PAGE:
The Com-cast is a podcast that runs from 60-90 minutes, and is the original venture that started it all. Alex and Simon (with the occasional guest) sit down and analyze some of the most substantial, though not necessarily the latest, trends and issues that involve or affect the gaming world at large in a casual and conversational way.
After a long hiatus, the Com-cast returns as Simon and Jackson discuss what has happened in gaming since the last podcast, as well as the bright and interesting future for digital board games.
In this episode, Simon, Alex, Max, and MilleniumMaster18 take the time to go over everything that happened at E3 2014. Join us as we go over what was showcased at Microsoft, Sony, Nintendo, Ubisoft and EA's press conferences.
Our Let's Play series kicked off in January 2014 with a full play-through of Halo 3 on the Xbox One. They usually run about 30-40 minutes and provide Alex, Simon, and occasional guests the opportunity to talk about a variety of things, especially content, news, or stories that might not fit into any of the other GameDistiller projects.
The Weekend Short-Takes is a weekly news wrap-up, covering a handful of the most interesting or eventful news stories of the past week. Importantly, however, it does not try to serve as a laundry list repost; instead, a panel of gaming enthusiasts take an in-depth look at them, carefully sorting through the potential ramifications on the industry and gamers alike in a short and digestible manner.
Synoptic Sitreps are Sparknotes for some of the biggest game franchises out there, so whether you are looking at jumping into a new series, or have played some of the games and don't understand what's going on, these will help you navigate your way through the complex narratives, expanded universes, and lore.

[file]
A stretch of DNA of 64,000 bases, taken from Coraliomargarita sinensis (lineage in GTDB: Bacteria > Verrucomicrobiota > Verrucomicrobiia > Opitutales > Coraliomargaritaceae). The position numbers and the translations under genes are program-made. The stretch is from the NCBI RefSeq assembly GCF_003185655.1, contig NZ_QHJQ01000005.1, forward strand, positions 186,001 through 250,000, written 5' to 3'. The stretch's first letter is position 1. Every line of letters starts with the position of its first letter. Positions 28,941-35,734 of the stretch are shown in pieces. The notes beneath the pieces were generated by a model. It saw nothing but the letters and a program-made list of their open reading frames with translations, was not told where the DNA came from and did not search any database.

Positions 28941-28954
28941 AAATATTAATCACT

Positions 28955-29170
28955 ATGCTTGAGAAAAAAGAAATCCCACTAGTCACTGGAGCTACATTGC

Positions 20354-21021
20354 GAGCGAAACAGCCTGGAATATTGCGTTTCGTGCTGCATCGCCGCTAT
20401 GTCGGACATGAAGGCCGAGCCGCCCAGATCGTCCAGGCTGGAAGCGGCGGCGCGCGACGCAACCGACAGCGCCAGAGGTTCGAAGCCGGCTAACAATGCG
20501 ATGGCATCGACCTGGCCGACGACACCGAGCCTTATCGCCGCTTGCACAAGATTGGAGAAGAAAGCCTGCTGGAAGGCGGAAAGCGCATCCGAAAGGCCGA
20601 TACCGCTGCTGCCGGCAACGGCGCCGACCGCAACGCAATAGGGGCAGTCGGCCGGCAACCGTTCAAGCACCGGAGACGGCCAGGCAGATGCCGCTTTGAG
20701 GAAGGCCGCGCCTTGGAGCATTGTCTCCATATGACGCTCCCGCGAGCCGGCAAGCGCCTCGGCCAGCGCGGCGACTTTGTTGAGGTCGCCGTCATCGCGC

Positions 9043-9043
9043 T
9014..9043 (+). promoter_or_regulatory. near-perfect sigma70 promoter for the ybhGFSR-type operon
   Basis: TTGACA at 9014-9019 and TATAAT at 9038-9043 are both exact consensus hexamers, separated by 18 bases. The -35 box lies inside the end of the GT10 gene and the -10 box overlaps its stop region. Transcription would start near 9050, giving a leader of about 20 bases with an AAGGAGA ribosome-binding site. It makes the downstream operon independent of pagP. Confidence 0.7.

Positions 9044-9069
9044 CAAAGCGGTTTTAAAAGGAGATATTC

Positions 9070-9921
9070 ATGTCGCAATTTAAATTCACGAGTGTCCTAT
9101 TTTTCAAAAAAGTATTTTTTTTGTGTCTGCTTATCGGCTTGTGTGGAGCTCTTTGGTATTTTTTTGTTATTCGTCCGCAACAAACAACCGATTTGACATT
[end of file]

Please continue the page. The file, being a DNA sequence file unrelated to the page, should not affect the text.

Mindshare is a more traditional editorial type of content. Why? Because the topics covered don’t quite fit into a podcast topic, which predominantly consider larger trends in the industry as a whole, and they aren’t part of the Weekend Short-Takes, since it isn’t news either. Thus, once a month we will take a question or a major issue in the industry and try to come up with new responses to it or a careful exposition of the issue at hand to prompt a discussion about it.
Contributor Marshall Harbin takes a look at the way the revolutionarily directionlessness nature of the new game No Man's Sky has been received by the gaming community. He explains why, when you actually look at it, the game does exactly what it has always promised to do and not much more, and why that isn't a problem.
Music is a very powerful thing; one of the most universal and intrinsic parts of human culture, yet also one of the most personal. Alongside our own personal collections available at the touch of button anywhere we happen to be, music is integral to most of our entertainment and media as well. With the power to enhance and convey various emotions and add much needed gravitas to many situations encountered across TV, movies and games.
So as I sit here listening to the soundtrack to the 2013 reboot of Killer Instinct, I got to thinking about how music is utilised in games, in particular how it meshes with the unique interactivity available to this medium.
For a weekend in the summer, tens of thousands of people flock to Austin to celebrate a company whose primary productions are hilarious webseries and Let's Play content. Although it’s been around since 2003, Rooster Teeth Productions has only had its own convention, RTX, for the last 4 years. Despite being so new, the convention, like the company itself, has expanded exponentially, with 40,000 fans arriving in Austin for a weekend of video games, previews of RT productions, meet and greets with RT staff among other events. Beyond the walls of the convention itself, one can find the expanding influence of the convention itself and the fan community itself to bringing good and charity as well as fun. Some of those 40,000 that attended this year's RTX were doing just that, branching off the main path of RTX to attend RT SideQuest, a community-run series of events that has been raising thousands of dollars for charities both local and national.